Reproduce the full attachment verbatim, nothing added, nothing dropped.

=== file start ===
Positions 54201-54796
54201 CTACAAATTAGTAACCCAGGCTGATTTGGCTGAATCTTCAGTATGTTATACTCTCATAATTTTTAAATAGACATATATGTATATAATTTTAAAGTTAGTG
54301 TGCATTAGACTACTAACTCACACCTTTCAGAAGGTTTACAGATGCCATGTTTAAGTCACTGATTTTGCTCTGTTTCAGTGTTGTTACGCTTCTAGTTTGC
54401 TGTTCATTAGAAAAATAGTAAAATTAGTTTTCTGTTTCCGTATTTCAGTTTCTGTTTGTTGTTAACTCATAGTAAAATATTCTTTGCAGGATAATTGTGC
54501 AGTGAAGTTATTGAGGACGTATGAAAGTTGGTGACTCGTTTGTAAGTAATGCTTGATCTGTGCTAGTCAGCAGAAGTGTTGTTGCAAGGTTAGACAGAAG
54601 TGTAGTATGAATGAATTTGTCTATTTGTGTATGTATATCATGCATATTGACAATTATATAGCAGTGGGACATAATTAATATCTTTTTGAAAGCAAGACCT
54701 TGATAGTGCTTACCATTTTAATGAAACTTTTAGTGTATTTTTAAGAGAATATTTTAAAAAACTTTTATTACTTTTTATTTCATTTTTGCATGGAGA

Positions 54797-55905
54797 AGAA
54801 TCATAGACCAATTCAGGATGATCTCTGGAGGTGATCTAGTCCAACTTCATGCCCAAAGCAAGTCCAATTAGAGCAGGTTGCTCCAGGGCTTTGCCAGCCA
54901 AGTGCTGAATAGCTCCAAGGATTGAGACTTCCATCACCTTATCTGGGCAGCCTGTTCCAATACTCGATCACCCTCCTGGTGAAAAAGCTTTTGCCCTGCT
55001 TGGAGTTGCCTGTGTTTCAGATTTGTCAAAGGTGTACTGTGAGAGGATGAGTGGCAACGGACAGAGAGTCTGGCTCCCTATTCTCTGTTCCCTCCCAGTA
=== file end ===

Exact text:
Positions 54201-54796
54201 CTACAAATTAGTAACCCAGGCTGATTTGGCTGAATCTTCAGTATGTTATACTCTCATAATTTTTAAATAGACATATATGTATATAATTTTAAAGTTAGTG
54301 TGCATTAGACTACTAACTCACACCTTTCAGAAGGTTTACAGATGCCATGTTTAAGTCACTGATTTTGCTCTGTTTCAGTGTTGTTACGCTTCTAGTTTGC
54401 TGTTCATTAGAAAAATAGTAAAATTAGTTTTCTGTTTCCGTATTTCAGTTTCTGTTTGTTGTTAACTCATAGTAAAATATTCTTTGCAGGATAATTGTGC
54501 AGTGAAGTTATTGAGGACGTATGAAAGTTGGTGACTCGTTTGTAAGTAATGCTTGATCTGTGCTAGTCAGCAGAAGTGTTGTTGCAAGGTTAGACAGAAG
54601 TGTAGTATGAATGAATTTGTCTATTTGTGTATGTATATCATGCATATTGACAATTATATAGCAGTGGGACATAATTAATATCTTTTTGAAAGCAAGACCT
54701 TGATAGTGCTTACCATTTTAATGAAACTTTTAGTGTATTTTTAAGAGAATATTTTAAAAAACTTTTATTACTTTTTATTTCATTTTTGCATGGAGA

Positions 54797-55905
54797 AGAA
54801 TCATAGACCAATTCAGGATGATCTCTGGAGGTGATCTAGTCCAACTTCATGCCCAAAGCAAGTCCAATTAGAGCAGGTTGCTCCAGGGCTTTGCCAGCCA
54901 AGTGCTGAATAGCTCCAAGGATTGAGACTTCCATCACCTTATCTGGGCAGCCTGTTCCAATACTCGATCACCCTCCTGGTGAAAAAGCTTTTGCCCTGCT
55001 TGGAGTTGCCTGTGTTTCAGATTTGTCAAAGGTGTACTGTGAGAGGATGAGTGGCAACGGACAGAGAGTCTGGCTCCCTATTCTCTGTTCCCTCCCAGTA